The Zero Trust Model treats all hosts as if they’re internet-facing, and considers the entire network to be compromised and hostile. By taking this approach, you’ll focus on building strong authentication, authorization, and encryption throughout, while providing compartmentalized access and better operational agility.Understand how perimeter-based defenses have evolved to become the broken model we use todayExplore two case studies of zero trust in production networks on the client side (Google) and on the server side (PagerDuty)Get example configuration for open source tools that you can use to build a zero trust networkLearn how to migrate from a perimeter-based network to a zero trust network in production
Drawing on a long historical narrative that encompasses the 'waves' of anarchist movements from the classical anarchists (1840s to 1940s), post-war wave of student, counter-cultural and workers' control anarchism of the 1960s and 1970s to the DIY politics and Temporary Autonomous Zones of the 1990s right up to the Occupy! Movement and beyond, the aim of this volume is to cover the humanities and the social sciences in an era of anarchist revival in academia. Anarchist philosophy and anarchistic methodologies have re-emerged in a range of disciplines from Organization Studies, to Law, to Political Economy to Political Theory and International Relations, and Anthropology to Cultural Studies. Anarchist approaches to freedom, democracy, ethics, violence, authority, punishment, homelessness, and the arbitration of justice have spawned a broad array of academic publications and research projects. But this volume remembers an older story, in other words, the continuous role of the anarchist imagination as muse, provocateur, goading adversary, and catalyst in the stimulation of research and creative activity in the humanities and social sciences from the middle of the nineteenth century to today.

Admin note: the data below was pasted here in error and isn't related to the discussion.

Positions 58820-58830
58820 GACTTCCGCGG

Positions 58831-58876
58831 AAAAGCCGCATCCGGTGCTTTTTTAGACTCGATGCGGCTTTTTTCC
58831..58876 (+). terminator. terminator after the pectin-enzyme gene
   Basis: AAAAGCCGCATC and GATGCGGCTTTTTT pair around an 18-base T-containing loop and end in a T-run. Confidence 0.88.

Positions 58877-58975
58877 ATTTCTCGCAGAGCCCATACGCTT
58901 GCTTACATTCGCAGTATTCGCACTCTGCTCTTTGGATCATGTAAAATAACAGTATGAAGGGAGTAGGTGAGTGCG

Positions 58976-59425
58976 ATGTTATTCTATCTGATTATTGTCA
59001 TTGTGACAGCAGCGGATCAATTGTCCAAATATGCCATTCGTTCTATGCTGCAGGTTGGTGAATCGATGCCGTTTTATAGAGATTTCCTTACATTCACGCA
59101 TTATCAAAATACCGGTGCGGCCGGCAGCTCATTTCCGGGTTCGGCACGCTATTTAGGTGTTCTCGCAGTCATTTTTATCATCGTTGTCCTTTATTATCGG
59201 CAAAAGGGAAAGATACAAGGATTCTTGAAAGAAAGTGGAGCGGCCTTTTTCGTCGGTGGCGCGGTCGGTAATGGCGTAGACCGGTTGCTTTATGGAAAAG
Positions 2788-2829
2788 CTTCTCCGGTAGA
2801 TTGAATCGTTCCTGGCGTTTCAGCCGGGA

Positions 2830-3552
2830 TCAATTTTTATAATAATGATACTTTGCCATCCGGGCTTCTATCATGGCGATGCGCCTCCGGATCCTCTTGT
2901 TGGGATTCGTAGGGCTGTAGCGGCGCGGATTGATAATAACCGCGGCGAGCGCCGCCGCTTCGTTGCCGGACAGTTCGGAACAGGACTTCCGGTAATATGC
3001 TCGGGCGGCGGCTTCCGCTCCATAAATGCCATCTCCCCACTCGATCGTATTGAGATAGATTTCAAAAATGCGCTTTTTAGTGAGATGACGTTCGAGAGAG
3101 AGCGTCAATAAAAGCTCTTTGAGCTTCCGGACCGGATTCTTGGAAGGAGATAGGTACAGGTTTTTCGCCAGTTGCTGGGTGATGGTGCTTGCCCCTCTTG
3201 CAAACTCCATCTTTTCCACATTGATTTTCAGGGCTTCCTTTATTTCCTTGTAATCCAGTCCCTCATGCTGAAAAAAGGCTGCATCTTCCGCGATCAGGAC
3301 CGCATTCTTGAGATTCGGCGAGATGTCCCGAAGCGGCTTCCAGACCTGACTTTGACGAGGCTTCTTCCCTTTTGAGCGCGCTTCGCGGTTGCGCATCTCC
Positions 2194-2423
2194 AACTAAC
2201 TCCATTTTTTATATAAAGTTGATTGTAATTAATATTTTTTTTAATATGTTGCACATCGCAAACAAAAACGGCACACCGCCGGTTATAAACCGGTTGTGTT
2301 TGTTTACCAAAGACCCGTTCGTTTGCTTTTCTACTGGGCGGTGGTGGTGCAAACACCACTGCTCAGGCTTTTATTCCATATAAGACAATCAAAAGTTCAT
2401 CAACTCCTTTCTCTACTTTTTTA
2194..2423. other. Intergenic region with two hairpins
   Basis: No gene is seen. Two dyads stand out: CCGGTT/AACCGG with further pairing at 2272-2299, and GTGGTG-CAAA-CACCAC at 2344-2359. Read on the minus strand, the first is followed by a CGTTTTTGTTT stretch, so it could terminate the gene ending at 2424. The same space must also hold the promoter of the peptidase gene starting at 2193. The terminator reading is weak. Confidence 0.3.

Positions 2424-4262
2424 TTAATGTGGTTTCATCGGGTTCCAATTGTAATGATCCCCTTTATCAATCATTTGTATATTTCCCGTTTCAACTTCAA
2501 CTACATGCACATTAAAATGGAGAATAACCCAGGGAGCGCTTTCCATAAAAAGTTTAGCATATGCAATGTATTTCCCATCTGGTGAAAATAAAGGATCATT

This work will be essential reading for scholars and students of anarchism, the humanities, and the social sciences.